What's on the Easel

I couldn't send Bella back home without immortalizing her, now could I?

Bella Looks Up - painted paper collage on panel ©2010 Alyson Champ
In the collection of Dr. William Johnston.

Monday, October 4, 2010

Apple Heaven

The Circuit des arts Hemmingford Studio Tour took place this past weekend. We were blessed with good weather, a little cool perhaps, but the sun was shining. Because my actual studio is outside the boundaries designated by the Circuit organizers, I packed up my studio contents and took them to Hemmingford, a village which is a twenty minute drive away from where I live.

Hemmingford IS Appletown- no doubt about that. There are numerous orchards, juice makers, and several award winning cider and ice-cider producers in the township. I was at the Petch family orchard and had set up shop in their boutique/café with young up and coming artist-illustrator Melissa Perreault.

Melissa Perreault taking a break from her sketching.
All photos by Alyson Champ

We were lucky this year to have wandering minstrels to entertain us and the crowds.
Singer/guitarist Kevin Bickes doing his thing. Melissa's artwork in the background.

Overall, Petch's exudes a warm, friendly, family atmosphere, and it smelled fantastic! Throughout the day, in the café kitchen, the cooks were baking apple pies, apple crisps, apple strudels, and Petch's famous apple doughnuts. Mmmmmmm doughnuts. I thought I had died and gone to apple heaven.

The gardienne of the strudels


Art sales were a bit slow, but lots of people came out, and it's always nice to visit with friends and family that I don't get to see very often. And there was one unexpected bonus: when I was unpacking my artwork this morning, guess what? It all smells like apple pie!

Apples, apples, and more apples.


Of course, I came home with a big bag of fresh, crisp, juicy Cortlands, some strudels, and a box of doughnuts. Which reminds me, I think it's time for a coffee break. But first...

What's on the easel

Here is the latest sheep collage. I didn't have time to post this one last week because it was off being framed. It's called Dora in the Doorway, and if you've been following this blog for a little while, you'll know Dumb Dora as my "wing nut" ewe. Here she is looking like her loopy self.


Dora in the Doorway- 10x8 painted paper collage on mdf panel ©2010 Alyson Champ

Thursday, September 30, 2010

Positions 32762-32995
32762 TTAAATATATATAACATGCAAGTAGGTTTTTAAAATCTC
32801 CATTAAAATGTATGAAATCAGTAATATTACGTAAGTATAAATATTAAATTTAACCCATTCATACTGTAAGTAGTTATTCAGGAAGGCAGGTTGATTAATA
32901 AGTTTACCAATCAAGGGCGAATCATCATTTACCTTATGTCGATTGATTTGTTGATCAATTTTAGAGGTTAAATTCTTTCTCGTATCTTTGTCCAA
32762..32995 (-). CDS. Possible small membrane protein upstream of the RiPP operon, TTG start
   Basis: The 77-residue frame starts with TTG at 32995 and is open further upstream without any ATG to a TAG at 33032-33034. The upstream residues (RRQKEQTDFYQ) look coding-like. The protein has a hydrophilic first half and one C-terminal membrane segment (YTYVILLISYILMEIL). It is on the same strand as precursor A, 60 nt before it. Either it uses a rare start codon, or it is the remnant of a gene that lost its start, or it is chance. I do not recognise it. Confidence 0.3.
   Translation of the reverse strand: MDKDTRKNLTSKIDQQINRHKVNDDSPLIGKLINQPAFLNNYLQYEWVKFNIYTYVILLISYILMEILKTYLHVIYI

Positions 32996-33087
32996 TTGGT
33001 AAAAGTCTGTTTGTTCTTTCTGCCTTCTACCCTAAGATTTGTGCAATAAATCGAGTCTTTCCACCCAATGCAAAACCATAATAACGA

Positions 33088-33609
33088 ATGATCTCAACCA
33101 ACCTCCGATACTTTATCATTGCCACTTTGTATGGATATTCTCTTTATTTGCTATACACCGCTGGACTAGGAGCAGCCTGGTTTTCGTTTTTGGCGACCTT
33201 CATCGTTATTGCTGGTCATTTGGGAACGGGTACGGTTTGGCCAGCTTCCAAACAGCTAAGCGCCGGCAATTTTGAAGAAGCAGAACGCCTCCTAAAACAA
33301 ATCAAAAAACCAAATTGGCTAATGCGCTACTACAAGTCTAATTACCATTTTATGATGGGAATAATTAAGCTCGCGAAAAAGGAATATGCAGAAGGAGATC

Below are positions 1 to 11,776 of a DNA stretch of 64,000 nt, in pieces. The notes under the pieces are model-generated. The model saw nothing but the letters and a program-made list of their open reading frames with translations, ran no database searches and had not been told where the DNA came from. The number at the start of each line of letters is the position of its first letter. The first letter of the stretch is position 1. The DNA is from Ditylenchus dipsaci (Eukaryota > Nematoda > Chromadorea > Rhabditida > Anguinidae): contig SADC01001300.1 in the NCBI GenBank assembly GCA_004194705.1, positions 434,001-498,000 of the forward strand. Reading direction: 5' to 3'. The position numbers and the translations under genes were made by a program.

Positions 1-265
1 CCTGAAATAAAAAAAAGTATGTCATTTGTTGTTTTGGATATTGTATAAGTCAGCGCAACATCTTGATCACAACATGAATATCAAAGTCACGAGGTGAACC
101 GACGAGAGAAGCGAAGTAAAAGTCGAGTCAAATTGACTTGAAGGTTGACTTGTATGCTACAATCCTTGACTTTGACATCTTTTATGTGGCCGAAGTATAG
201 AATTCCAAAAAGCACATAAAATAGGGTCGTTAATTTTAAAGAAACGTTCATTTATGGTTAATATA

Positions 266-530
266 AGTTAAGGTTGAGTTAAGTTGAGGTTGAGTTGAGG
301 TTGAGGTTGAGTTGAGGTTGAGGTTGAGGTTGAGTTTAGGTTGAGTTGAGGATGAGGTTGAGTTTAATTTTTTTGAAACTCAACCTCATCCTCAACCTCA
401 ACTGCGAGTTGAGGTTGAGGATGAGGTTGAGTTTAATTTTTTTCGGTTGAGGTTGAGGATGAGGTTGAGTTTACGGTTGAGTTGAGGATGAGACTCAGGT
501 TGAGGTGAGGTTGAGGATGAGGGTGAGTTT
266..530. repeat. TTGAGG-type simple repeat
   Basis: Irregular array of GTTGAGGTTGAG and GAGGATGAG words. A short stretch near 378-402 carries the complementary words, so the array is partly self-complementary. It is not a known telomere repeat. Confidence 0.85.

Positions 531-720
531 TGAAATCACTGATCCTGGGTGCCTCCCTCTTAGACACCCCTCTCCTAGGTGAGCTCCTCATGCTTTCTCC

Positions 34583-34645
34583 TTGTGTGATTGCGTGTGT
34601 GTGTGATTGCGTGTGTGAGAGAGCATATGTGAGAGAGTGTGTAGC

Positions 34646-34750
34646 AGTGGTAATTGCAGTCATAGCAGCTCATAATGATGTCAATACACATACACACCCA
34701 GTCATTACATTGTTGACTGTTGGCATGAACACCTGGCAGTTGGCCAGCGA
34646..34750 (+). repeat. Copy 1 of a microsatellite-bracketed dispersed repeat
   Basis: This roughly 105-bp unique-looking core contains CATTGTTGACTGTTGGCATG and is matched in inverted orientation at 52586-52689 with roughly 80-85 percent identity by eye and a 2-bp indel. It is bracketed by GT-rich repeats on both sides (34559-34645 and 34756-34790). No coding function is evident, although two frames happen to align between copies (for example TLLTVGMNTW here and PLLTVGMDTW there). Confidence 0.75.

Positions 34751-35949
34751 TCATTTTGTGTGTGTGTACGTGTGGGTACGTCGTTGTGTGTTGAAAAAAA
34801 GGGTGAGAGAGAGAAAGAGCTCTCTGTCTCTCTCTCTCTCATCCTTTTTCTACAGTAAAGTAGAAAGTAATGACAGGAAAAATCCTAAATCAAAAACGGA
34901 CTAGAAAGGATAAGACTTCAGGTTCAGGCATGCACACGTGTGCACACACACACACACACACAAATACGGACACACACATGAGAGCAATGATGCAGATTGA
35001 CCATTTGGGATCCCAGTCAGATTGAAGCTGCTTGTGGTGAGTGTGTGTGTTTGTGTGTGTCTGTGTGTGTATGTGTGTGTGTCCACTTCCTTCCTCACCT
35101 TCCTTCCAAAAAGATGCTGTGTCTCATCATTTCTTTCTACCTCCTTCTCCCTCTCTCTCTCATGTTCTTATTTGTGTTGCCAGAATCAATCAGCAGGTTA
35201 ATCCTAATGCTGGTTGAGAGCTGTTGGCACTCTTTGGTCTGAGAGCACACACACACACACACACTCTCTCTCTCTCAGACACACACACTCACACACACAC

Boundary Issues

One evening last fall, my sheep came home to the barn with their fleeces a tangled mess of burrs and thistles. I noticed one ewe was also sporting a fringe of blackberry canes, another one had accessorized herself with a small tree. Now our pastures aren't perfect, but I did find this odd considering I had gone to some pains to cut down, dig up, and burn as much of this sort of debris as possible. The next morning I went out to check the pastures and the fences and discovered that the back gate was open. The sheep had been out in the fallow no man's land between out place and the neighbour's woodlot, no doubt scrounging for crab apples. I cursed irresponsible teenaged ATV riders and closed the gate.

What I had hoped was a unique event began to look more like a pattern when the episode repeated itself the following week, except this time it had been raining. Not only were my beautiful, white, long-wool sheep covered with sticks, burrs and brambles again, but they wrre also WET. The first time had cost me hours of labour pulling out the burrs and disentangling the sticks; the second time I used the hand shears and gave the worst offenders "punk rock" haircuts. At least two of the sheep looked like they had been shorn by a blindfolded lunatic using a lawnmower.
Celeste with haircut. Photo by the artist.

Of course, that back gate was open again. This time, along with the requisite cursing, I also considered getting a padlock or at least putting up a sign asking whoever opened the gate to please shut it behind him (or her), thank you very much. As it turned out, I didn't have to do either.